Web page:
- 10 Aug 2016 9:00 AM
Once again, Orbán grabbed headlines with an unorthodox pronouncement, but there is nothing surprising about his claim of admiration for Trump.
Orbán built a fence along his country’s southern border to keep migrants out, and Trump wants to build a wall on his country’s southern border to keep migrants out.
Orbán says Hungary should not have to allow Muslims in Hungary, and Trump wants to prevent Muslims from entering the United States.
Orbán has said it is important to shut out migrants to “protect our wives and daughters”, and Trump has said that many illegal immigrants from Mexico are rapists.
Orbán has been one of Russian President Vladimir Putin’s biggest boosters in Europe, and Trump not only publicly admires Putin but also apparently receives help from the Russian government’s hackers.
Both men need enemies: As populists, they seek to build their own support by fomenting fear of outsiders. That means they both create risks of greater divisions that can cause harm to their countries and the world at large.
Both men seem to be part of a phenomenon similar to one that the world witnessed after the Great Depression: At the time, people were afraid of the uncertainty of economic upheaval. They were afraid they could not guarantee their children the same standard of living that they had enjoyed. In the 1930s, demagogues tapped into that fear to create destructive dictatorships.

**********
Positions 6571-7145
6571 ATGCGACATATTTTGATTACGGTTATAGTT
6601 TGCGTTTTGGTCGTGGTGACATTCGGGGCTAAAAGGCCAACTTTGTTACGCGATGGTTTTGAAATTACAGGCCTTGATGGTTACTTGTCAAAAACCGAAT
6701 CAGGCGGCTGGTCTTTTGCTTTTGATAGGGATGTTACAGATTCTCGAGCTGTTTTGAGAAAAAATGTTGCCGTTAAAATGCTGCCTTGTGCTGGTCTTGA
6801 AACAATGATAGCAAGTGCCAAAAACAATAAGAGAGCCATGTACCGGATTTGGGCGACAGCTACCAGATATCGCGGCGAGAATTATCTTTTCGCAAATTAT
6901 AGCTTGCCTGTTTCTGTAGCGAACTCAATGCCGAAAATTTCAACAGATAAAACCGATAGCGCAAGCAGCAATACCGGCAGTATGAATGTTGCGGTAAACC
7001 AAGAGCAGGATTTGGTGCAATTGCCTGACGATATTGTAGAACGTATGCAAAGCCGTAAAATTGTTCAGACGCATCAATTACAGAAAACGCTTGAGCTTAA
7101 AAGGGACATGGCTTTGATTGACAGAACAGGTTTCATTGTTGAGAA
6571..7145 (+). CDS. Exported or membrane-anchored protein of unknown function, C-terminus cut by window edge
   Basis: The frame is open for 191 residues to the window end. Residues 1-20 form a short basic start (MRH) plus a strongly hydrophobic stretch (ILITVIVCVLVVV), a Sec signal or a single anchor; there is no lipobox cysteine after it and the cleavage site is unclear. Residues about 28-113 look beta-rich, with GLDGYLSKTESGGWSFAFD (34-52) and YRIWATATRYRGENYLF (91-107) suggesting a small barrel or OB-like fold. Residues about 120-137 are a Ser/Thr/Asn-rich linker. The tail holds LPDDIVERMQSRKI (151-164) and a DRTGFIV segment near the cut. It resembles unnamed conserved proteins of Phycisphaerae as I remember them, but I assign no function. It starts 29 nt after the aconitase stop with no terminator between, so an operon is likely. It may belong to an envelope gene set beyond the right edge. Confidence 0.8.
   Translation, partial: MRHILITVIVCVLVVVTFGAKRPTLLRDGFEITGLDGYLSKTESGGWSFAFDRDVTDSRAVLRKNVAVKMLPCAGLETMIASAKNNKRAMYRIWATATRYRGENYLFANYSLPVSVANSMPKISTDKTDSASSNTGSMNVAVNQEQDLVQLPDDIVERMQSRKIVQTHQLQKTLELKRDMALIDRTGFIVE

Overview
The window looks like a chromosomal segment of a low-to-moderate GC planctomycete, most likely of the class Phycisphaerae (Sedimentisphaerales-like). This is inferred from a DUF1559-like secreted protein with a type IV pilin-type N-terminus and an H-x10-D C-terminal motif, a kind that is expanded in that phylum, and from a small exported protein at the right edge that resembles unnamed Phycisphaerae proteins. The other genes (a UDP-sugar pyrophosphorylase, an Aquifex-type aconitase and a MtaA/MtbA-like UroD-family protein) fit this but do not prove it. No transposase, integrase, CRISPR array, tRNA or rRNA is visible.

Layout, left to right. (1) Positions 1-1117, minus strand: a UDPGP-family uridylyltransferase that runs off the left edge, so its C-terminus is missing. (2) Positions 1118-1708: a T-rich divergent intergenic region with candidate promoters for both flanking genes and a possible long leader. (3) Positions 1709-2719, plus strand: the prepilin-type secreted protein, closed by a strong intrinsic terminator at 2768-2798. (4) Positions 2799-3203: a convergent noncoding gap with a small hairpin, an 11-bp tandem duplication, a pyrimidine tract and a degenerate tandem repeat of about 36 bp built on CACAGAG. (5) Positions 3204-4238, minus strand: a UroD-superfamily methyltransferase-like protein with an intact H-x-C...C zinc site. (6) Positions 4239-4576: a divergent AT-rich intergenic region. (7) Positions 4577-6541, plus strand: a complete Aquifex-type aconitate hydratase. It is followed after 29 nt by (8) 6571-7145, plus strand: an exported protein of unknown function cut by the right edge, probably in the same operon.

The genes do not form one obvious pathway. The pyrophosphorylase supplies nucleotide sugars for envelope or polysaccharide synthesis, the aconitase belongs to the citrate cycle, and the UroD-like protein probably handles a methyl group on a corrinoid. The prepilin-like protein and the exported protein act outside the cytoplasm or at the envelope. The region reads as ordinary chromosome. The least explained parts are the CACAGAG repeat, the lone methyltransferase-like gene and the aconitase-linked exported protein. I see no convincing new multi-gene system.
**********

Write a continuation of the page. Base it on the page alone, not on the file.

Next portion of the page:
Now, shortly after the Great Recession, people are again left uncertain by a rapidly changing economy, and their fears are exacerbated by mass migrations, which may have political causes but can also be traced to economic difficulties. Once again people are looking for demagogues who promise easy answers. And once again the demagogues’ answer is to blame other people and to find ways to isolate ourselves from them, or to drive them away.
Demagogues like Orbán and Trump say their extreme measures are needed in a world threatened by terrorists. But their approach is the same as the terrorist leaders: Draw clear lines between “us” and “them”, and then hate and fear “them”. ISIS recruits people who feel cut off from the society they were raised in, and it gains its strength from leaders who would isolate Muslims.
It may sound trite, but it’s true: Facing the uncertainty of the future is much easier if we do it together, instead of divided.
We should know this by now. We have been here before, and last time it did not end well. Maybe we can act differently this time.
Republished with permission